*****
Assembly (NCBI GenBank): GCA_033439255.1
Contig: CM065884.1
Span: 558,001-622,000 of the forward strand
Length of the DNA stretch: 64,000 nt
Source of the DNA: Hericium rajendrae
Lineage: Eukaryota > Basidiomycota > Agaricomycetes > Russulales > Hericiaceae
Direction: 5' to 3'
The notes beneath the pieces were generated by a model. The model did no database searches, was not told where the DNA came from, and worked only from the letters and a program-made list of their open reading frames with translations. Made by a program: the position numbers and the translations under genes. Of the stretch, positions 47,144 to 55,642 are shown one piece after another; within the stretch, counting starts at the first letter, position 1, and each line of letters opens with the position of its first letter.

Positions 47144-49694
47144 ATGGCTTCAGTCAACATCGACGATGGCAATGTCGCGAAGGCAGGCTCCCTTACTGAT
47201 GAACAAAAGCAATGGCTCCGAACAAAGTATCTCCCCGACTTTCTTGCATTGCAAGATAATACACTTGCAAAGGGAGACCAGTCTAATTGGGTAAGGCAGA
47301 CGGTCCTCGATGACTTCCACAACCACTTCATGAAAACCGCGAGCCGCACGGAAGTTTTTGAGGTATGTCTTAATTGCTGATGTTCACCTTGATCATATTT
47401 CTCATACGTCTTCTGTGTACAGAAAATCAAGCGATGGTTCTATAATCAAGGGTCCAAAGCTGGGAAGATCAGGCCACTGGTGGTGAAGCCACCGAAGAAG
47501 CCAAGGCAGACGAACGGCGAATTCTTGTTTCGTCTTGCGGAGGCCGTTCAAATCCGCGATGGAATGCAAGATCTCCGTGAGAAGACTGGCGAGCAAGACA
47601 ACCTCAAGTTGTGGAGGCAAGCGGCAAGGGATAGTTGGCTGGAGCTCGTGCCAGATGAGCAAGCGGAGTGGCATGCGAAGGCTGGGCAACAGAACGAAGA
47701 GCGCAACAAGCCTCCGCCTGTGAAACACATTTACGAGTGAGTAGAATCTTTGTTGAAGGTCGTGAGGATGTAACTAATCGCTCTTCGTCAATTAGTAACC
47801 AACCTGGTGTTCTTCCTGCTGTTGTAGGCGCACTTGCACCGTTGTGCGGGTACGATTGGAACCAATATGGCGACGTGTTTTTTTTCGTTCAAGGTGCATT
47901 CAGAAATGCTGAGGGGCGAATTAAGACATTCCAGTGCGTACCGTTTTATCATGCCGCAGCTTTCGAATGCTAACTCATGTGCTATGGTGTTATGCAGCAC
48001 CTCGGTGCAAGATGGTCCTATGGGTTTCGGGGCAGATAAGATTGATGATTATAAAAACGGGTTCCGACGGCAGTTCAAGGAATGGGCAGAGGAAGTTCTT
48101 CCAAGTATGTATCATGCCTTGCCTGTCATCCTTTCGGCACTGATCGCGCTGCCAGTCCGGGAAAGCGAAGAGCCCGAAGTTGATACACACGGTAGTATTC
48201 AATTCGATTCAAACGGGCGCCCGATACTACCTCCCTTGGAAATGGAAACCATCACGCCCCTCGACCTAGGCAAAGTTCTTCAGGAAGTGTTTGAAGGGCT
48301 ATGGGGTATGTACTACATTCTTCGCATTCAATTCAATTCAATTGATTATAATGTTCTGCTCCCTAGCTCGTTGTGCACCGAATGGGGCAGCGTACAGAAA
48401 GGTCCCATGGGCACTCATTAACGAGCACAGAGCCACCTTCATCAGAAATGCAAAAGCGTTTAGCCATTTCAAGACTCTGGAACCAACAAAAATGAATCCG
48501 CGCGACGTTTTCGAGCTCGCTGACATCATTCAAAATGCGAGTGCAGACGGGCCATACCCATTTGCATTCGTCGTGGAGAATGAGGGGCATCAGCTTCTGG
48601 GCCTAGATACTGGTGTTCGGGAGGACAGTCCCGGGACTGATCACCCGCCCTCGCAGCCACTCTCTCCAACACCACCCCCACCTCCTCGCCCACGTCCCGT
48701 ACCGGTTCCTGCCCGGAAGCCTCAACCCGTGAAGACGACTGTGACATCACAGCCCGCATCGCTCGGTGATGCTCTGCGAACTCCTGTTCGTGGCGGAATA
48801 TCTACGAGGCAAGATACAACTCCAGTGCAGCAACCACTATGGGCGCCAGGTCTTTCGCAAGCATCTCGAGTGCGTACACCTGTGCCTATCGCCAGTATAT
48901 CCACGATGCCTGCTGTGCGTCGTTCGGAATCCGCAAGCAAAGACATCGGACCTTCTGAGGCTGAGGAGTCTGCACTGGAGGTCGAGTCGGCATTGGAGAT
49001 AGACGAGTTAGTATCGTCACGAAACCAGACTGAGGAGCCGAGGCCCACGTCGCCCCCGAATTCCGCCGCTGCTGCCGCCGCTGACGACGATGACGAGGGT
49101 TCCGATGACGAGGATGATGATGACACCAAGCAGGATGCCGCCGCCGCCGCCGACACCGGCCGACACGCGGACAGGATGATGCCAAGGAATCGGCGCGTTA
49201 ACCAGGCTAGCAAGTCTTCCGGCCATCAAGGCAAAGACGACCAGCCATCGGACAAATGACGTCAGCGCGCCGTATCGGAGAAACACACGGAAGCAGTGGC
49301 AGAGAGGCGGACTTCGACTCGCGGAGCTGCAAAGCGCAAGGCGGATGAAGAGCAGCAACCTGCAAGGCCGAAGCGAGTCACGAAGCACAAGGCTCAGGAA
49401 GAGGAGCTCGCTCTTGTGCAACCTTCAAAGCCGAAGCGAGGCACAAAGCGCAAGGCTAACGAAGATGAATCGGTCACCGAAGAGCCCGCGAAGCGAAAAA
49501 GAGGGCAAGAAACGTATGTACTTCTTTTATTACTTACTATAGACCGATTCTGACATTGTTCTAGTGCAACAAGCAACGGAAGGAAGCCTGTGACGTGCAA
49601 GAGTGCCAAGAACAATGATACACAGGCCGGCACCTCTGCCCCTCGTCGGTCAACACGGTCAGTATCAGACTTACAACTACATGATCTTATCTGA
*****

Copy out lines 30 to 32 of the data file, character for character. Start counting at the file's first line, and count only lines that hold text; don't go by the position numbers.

49101 TCCGATGACGAGGATGATGATGACACCAAGCAGGATGCCGCCGCCGCCGCCGACACCGGCCGACACGCGGACAGGATGATGCCAAGGAATCGGCGCGTTA
49201 ACCAGGCTAGCAAGTCTTCCGGCCATCAAGGCAAAGACGACCAGCCATCGGACAAATGACGTCAGCGCGCCGTATCGGAGAAACACACGGAAGCAGTGGC
49301 AGAGAGGCGGACTTCGACTCGCGGAGCTGCAAAGCGCAAGGCGGATGAAGAGCAGCAACCTGCAAGGCCGAAGCGAGTCACGAAGCACAAGGCTCAGGAA